THE STORY – Following the brutal murder of a young real estate agent, a hardened detective attempts to uncover the truth in a case where nothing is as it seems, and, by doing so, dismantles the illusions in his own life.
THE CAST – Benicio del Toro, Alicia Silverstone, Justin Timberlake, Michael Pitt, Eric Bogosian & Domenick Lombardozzi
THE TEAM – Grant Singer (Director/Writer), Benicio del Toro & Benjamin Brewer (Writers)
THE RUNNING TIME – 136 Minutes
What is it about a crime drama that has always engaged audiences? Is it the hunt for the killer or the brooding detective struggling to make sense of the case? Maybe it’s the setting that’s usually in some remote location that slowly encapsulates the audience. Either way, these films, which seem to be even more in abundance due to the rise of streaming, have become a popular mainstay even more now than ever. Now, director Grant Singer has decided to delve into this genre with his debut narrative feature film “Reptile.” Just like the cold-blooded class of animals the film’s named after, “Reptile” is a sluggish crime drama that might not win everyone over despite its admirable but familiar attempts.
“Reptile” follows Detective Tom Nichols (played by Benicio del Toro), who seems to have adjusted to his new life in Scarborough, Maine. He lives happily with his wife Judy (played by Alicia Silverstone) as they renovate their kitchen, go square dancing with friends, and overall enjoy the calm nature of the town. That, of course, all changes when a young real estate agent is murdered, and Detective Nichols begins to realize that this case leads to a conspiracy far bigger than he could have imagined.
Del Toro is undoubtedly the glue that keeps most of this film together. His character is everything you’d want in a film detective: he rocks a cool jacket, slicked-back hair and has a quietly intense demeanor that is instantly felt. As the film goes on and the case evolves, this gives room for del Toro to peel the layers back on who this man is. The calm facade slowly breaks away as the case gets closer to home and the new life he’s tried so desperately to build up for himself. The rest of the supporting ensemble doesn’t get as much to work with, which is a shame because there’s a solid gathering of actors here. Alicia Silverstone and Michael Pitt try their best to rise above the material, but it isn’t enough for either of them. Justin Timberlake (who plays the victim’s boyfriend) is one of the film’s weaker performances, which doesn’t help sell his essential role in the story. Eric Bogosian has an endearing screen presence that is interesting to watch evolve, but he also becomes a victim of typical genre plotting that doesn’t offer anything new.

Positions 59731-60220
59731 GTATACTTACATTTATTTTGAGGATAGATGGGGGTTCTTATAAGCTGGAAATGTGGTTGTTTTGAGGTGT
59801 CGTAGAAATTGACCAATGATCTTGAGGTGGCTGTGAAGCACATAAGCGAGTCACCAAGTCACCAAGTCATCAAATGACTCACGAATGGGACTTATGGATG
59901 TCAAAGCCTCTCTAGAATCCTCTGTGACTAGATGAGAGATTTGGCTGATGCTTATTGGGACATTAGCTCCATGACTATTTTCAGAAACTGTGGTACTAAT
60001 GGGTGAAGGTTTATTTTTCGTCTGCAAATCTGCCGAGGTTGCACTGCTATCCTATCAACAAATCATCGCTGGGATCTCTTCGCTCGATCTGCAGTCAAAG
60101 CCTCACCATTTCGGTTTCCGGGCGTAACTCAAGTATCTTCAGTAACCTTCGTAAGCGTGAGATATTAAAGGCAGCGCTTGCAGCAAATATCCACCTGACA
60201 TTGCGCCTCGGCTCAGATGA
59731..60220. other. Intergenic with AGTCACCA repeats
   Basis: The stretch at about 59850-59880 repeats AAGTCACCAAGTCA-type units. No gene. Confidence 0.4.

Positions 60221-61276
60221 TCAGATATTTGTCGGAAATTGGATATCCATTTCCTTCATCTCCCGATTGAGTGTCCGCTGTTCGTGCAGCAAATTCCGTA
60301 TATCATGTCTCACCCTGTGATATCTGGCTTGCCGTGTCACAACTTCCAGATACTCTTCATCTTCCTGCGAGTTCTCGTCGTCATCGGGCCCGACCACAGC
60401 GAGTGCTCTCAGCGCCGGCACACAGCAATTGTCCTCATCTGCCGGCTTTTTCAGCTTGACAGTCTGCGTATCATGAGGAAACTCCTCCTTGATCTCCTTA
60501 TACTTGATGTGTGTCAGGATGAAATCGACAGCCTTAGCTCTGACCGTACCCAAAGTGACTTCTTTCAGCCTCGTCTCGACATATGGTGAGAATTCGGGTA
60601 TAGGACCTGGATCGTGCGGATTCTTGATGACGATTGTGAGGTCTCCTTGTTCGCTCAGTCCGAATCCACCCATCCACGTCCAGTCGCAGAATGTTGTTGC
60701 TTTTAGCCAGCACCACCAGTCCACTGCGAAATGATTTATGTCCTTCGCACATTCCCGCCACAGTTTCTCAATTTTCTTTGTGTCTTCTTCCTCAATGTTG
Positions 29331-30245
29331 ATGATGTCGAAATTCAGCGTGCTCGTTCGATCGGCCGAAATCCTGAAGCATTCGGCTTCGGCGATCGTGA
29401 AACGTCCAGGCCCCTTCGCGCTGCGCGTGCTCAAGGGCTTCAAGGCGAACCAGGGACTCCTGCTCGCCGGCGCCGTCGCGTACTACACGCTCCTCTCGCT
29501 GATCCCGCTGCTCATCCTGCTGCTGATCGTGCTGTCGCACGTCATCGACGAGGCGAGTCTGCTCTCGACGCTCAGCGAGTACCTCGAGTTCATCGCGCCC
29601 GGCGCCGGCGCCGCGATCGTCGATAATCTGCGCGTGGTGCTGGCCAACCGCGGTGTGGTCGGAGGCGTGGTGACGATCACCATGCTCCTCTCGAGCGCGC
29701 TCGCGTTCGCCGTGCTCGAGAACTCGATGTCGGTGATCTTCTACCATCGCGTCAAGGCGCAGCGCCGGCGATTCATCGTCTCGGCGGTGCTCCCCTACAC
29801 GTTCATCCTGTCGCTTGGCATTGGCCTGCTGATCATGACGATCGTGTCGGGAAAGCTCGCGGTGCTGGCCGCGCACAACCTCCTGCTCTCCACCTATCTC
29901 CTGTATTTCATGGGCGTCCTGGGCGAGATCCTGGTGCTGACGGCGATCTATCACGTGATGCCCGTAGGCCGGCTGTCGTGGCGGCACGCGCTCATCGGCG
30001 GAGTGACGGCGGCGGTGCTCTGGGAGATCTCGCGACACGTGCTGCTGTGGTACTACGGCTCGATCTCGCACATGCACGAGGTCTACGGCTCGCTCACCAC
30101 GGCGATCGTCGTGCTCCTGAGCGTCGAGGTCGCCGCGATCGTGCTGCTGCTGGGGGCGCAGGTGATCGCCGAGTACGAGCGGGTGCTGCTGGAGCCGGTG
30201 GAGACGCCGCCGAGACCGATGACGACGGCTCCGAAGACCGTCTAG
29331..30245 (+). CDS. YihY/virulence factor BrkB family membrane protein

On the technical side, “Reptile” is solidly crafted as a whole. The cinematography is quite deliberate, establishing an inherently dreadful ambiance that lingers throughout. It feels as if it was made somewhat in the vein of a David Fincher film like “Gone Girl,” but overall, it lacks the stylish trademarks or level of quality that makes Fincher’s films memorable. The editing, which could lead to the film dragging sometimes, is more patient than you’d expect. However, the film’s biggest issue lies in its screenplay, which is inherently a bore. The case is never as interesting as it is made out to be, and by the time you get to a major revelation in the third act, which gives Nichols a personal connection to the case, it feels too late. There are too many characters for the story to focus on without the aid of a miniseries’ worth of runtime. These characters are spread thin over a revolving door of storylines and threads that have to interweave for the case to make any sense to the viewer. There’s a storyline involving Michael Pitt’s character that is set up to have significant ramifications for the overall story, yet it never fully develops or leads to anything. There are also references to Detective Nichols’s past life as a detective before he came to Maine. Besides some expositional dumps from Judy and other characters about his past life, we never hear much else about it or see it for ourselves. Viewers won’t entirely get an idea of who Detective Nichols was before Maine because, throughout the whole film, he’s a traditional by-the-books cop.
Singer’s direction is solid, but nothing unique ever sticks out. The potential for him to develop as a filmmaker with future projects is there, but a screenplay like this doesn’t help a first-time narrative director in any way, shape, or form. There are some tense conversations and a shootout towards the end that is very engaging and leaves us wondering why the rest of the film couldn’t establish and maintain this momentum throughout the entire runtime. This is a little surprising since Singer has made some electric music videos before delving into creating feature films.
As a whole, “Reptile” comes off as just more of the same. This is another film in a long line of rapidly produced films made to be vaulted on some streaming platform. Instead of being something refreshing for this genre, it’s just an overly familiar replication of more popular works that have come before it, such as Denis Villeneuve’s “Prisoners.” It’s a shame because the premise, while familiar due to the nature of the genre, is still very interesting, especially with a genuine talent like del Toro front and center. “Reptile” isn’t a terrible film. There will be a specific crowd that enjoys it. There are just better offerings out there.